By Nelson Balido, Energy Council of the Americas

In an effort to improve revenues supporting the government budget, Mexico has implemented sweeping constitutional reforms of its hydrocarbon laws. It focuses on major changes designating the official representative of all hydrocarbons in the country as the Secretary of Energy (SENER) and the National Hydrocarbons Commission (CNH) and no longer PEMEX; therefore, moving forward, both of these governmental entities will be involved in all contracts involving hydrocarbons.

The SENER, with the technical support of the CNH, will award oil and gas contracts in three different ways:

  • Public tenders;
  • Assign contracts to productive public companies (PEMEX) and
  • Assign direct contracts to the coal mining concession holders.

In all contracts, the Mexican government will be a partner to ensure fairness and transparency. All contracts will be negotiated in an open and transparent process. The public tenders, consisting of 169 distinct concessions, are either shallow water, conventional, unconventional or deep water and will be competed and awarded at specified dates in 2015. While the largest number of concessions contracted will be public tender, for a very limited time there will be few coalbed methane concessions awarded without a bid.

These no-bid coalbed methane concessions require that the title-holding coal producers cover several capabilities in a very limited time frame. Despite the time constraint, the opportunity to partner with a coal-mining operation and concession holder provides experienced coalbed methane producers the ability to obtain non-competitive direct concessions awarded from Mexico for coalbed methane resources.

The existing concession holders of coalmines have the right to request a contract assignment for each mine they have under concession. The reform requires that these coal companies partner with a coalbed methane gas company to explore and extract resources within their coal basins. In order to be awarded such a contract, the partnership must prove that they have the technical, financial and administrative capability to extract gas. They were given 90 days to request such a contract from the time the president signed the reform declaration, Aug. 12, 2014. Before Christmas, an extension to Jan. 30, 2015 was provided. After this date any other contract for exploration and extraction of natural gas can only be awarded through a tender process or through an assignment to a productive public company from PEMEX.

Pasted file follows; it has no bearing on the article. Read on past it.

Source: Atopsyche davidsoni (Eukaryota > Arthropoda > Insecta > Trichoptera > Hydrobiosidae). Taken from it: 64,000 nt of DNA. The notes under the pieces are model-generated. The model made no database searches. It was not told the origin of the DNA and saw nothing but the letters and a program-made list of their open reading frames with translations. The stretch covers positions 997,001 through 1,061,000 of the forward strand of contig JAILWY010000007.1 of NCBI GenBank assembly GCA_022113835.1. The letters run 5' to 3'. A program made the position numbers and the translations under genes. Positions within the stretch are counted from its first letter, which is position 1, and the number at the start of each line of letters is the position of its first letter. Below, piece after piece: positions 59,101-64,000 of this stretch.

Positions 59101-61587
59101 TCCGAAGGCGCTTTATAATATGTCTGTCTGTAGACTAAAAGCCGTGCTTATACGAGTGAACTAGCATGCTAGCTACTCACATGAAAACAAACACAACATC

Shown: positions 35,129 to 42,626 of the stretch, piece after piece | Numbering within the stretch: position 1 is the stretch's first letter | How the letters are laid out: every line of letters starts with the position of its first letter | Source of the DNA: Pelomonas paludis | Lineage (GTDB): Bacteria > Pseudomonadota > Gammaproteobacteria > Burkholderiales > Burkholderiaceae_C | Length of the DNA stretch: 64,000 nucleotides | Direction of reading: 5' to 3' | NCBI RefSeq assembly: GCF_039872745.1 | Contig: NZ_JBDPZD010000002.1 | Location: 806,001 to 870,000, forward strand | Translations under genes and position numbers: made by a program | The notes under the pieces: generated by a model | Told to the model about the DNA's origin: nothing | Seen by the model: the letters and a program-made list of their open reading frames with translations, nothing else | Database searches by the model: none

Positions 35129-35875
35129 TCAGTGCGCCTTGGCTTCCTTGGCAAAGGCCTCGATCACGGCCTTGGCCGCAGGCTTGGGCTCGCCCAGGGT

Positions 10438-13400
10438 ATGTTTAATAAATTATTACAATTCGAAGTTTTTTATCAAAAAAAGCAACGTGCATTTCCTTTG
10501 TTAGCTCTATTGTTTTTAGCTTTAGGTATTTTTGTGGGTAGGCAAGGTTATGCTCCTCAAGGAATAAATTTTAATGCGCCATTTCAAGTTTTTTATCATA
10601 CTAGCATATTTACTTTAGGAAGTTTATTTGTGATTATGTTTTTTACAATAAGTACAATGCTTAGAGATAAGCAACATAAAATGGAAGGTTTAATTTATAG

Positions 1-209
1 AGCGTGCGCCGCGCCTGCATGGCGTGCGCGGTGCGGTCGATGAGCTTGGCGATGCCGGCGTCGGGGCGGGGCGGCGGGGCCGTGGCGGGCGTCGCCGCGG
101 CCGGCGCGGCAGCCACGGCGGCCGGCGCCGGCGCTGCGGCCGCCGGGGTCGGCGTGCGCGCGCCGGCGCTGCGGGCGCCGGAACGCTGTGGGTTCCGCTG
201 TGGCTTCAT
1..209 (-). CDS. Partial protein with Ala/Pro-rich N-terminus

Most of the coal producers do not have technical capability or the financial qualifications required. This obligates them to seek a joint venture with a partner that can offer these capabilities. When partnering with a titleholder, the advantage for an operating company lies in the fact that they will not enter a tender process. The contract to be assigned can be requested directly by the titleholders and can have control over the joint venture and its operations.

The time extension arose because many coal producers requested exploration and extraction contracts within the established time frame but their request did not meet all the criteria. They were given limited additional time to find an experienced coalbed methane producer to partner with. The coalbed methane partner has the ability to negotiate terms with the government.

The Energy Council of the Americas (ECOTA) has already facilitated 59 of these concessions in what has been described as the “largest hydrocarbons deal in Mexico for 2014,” according to the Texas Energy Business Journal and is happy to explain this process as well as the process to acquire public tenders or to assign contracts to Productive Public Companies with other interested companies.

Nelson Balido is the CEO of The Energy Council of the Americas (ECOTA), a binational nonprofit organization comprised of public and private entities dedicated to the advancement of energy education in oil, natural gas and power generation markets in the U.S. and Mexico.